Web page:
Mayor of London pays tribute to victims and survivors of 7/7 bombings

07 July 2015
The Mayor of London, Boris Johnson MP, has paid tribute to the victims and survivors of the 7/7 London bombings ahead of a series of events in the capital to mark the tenth anniversary of the attack.
 
Relatives of victims of the atrocity as well as survivors and members of the emergency services have been invited to a national service of remembrance at St Paul’s Cathedral organised by the City Hall. 
 
The service will be attended by HRH the Duke of York, Prime Minister David Cameron and the Mayor, as well as senior leaders involved on the day itself including former Prime Minister Tony Blair and former Mayor Ken Livingstone. The service will include a minute of silence at 1130am that will be observed across the capital’s transport network.
 
Earlier in the day the Mayor, the Prime Minister and other senior political figures, the Commissioners for transport and policing in the capital, as well as senior representatives of the emergency services will lay wreaths at the 7/7 memorial in Hyde Park.
 
A further service for survivors and relatives of the victims will be held at the memorial site during the afternoon, which will include music, a series of readings and the laying of flowers.
 
The Mayor of London, Boris Johnson, said: “Our priority today is to allow the families and friends of the 52 innocent victims of 7/7 to pay tribute to the memory of their loved ones. And for the survivors and the many hundreds of members of our emergency services who were affected by these atrocities to know that they have the support of every Londoner. On the tenth anniversary of the attacks we honour the victims, we remember the sufferings of their families and we pay tribute to the actions of our emergency services on that appalling day.”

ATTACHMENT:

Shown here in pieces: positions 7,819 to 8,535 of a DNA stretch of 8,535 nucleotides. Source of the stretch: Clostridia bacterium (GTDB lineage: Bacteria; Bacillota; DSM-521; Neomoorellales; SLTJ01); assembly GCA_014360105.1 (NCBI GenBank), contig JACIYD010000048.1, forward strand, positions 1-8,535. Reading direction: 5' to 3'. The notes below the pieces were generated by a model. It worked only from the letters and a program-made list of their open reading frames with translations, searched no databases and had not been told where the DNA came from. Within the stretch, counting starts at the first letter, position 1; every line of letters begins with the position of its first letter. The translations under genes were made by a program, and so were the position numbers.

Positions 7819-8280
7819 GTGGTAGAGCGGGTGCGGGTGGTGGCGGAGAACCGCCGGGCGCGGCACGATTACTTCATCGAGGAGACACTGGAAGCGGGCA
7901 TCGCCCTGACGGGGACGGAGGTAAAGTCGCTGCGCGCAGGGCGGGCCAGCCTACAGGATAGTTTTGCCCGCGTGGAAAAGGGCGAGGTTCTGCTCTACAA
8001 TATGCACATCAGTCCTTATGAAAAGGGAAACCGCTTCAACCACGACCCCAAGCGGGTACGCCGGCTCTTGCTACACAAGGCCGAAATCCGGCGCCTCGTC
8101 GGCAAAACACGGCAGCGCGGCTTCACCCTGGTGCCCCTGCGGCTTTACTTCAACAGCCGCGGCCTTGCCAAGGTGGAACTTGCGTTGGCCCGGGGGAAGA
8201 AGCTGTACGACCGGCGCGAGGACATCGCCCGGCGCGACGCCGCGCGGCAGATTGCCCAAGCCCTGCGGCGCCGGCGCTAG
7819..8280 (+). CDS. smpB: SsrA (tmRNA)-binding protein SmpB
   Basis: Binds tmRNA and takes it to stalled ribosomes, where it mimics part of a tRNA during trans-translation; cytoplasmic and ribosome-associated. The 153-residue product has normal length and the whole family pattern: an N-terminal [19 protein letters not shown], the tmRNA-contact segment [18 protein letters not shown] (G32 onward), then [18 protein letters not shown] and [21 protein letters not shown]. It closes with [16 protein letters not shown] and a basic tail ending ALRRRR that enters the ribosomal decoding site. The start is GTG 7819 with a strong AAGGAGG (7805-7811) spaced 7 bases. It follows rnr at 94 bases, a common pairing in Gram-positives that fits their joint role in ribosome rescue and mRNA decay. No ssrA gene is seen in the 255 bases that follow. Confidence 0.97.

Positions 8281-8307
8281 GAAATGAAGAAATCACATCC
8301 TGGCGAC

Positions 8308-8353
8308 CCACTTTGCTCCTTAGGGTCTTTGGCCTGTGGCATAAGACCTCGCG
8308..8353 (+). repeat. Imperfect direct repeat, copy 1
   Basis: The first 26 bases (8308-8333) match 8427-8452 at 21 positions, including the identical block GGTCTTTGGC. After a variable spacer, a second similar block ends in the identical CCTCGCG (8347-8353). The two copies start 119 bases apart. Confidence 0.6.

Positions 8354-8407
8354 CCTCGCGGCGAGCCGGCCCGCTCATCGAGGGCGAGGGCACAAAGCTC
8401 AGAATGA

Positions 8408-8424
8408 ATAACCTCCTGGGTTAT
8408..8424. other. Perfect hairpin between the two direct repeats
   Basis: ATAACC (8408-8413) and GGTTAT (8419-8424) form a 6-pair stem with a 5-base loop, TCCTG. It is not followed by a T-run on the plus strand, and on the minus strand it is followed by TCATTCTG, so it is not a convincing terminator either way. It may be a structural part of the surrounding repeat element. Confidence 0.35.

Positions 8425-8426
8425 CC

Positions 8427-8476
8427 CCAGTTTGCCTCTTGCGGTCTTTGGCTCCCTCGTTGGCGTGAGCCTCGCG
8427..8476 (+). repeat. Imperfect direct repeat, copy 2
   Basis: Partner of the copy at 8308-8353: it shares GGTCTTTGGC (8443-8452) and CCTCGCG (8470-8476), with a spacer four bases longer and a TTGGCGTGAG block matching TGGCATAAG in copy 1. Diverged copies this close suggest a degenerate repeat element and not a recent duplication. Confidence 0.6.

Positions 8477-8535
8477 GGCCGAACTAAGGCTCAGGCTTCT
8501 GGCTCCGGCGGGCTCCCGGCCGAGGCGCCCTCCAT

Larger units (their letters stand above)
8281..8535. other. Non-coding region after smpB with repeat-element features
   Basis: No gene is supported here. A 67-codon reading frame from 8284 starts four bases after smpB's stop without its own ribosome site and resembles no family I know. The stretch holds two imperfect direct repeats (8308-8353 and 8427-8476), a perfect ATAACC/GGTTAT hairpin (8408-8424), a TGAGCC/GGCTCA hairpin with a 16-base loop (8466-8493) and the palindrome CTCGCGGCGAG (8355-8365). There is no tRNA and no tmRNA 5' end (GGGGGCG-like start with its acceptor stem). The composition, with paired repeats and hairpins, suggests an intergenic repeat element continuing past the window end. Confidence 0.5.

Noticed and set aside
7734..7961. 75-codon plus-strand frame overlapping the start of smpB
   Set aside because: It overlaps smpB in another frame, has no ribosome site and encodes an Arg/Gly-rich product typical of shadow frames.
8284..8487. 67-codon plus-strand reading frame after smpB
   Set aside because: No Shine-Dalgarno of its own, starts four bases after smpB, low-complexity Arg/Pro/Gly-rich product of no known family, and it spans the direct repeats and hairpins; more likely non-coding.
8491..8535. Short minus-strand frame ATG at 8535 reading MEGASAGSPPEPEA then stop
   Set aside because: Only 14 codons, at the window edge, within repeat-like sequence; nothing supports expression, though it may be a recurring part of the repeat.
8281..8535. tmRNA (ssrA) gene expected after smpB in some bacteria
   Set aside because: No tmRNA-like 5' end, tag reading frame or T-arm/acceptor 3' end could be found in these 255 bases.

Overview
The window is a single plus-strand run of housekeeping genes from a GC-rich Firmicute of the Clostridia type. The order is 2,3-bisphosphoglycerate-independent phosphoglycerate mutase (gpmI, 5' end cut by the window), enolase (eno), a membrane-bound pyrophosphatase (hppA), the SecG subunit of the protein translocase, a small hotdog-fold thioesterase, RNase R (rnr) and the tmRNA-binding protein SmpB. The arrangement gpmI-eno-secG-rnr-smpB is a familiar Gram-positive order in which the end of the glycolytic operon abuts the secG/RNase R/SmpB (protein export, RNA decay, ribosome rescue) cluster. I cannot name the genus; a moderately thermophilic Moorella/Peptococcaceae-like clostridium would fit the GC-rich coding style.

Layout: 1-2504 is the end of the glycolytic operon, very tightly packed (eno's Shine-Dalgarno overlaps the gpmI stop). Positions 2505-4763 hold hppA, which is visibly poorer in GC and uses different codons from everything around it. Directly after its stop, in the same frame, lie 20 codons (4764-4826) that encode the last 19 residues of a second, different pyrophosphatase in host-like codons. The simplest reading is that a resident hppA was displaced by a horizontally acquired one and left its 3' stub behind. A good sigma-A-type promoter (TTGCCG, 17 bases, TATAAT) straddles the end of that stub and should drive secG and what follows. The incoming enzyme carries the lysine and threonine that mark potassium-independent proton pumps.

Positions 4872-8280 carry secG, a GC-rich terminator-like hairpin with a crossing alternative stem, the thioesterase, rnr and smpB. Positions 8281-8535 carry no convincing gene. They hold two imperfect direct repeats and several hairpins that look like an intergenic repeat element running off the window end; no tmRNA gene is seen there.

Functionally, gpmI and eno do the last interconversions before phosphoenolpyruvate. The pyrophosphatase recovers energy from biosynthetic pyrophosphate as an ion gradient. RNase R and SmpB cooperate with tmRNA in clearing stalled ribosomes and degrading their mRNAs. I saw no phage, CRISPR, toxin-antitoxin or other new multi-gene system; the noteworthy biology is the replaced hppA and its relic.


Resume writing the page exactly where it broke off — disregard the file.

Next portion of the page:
Fifty-two innocent people lost their lives, and hundreds more were injured in co-ordinated terrorist attacks on the London transport network on July 7th 2005. Plans to commemorate the tenth anniversary have been led by the desire to meet the wishes and expectations of the families and survivors, as well as the hundreds of emergency responders who were involved that day.
 
In 2014 the Mayor asked Dame Tessa Jowell, who was heavily involved in family liaison at the time, and Gerald Oppenheim, Chair of the Trustees of the London Bombings Relief Charitable Fund, to work closely with City Hall on preparations for the ten year anniversary. Both played a key role in engaging with family members of the 7/7 victims. Today the Mayor paid tribute to both Dame Tessa and Gerald Oppenheim for their efforts over the past twelve months.
 
City Hall is also hosting an exhibition of paintings and pastels by Miriam Hyman, one of the fifty-two people killed in the bombings. The exhibition will run until 10 July and is free to attend.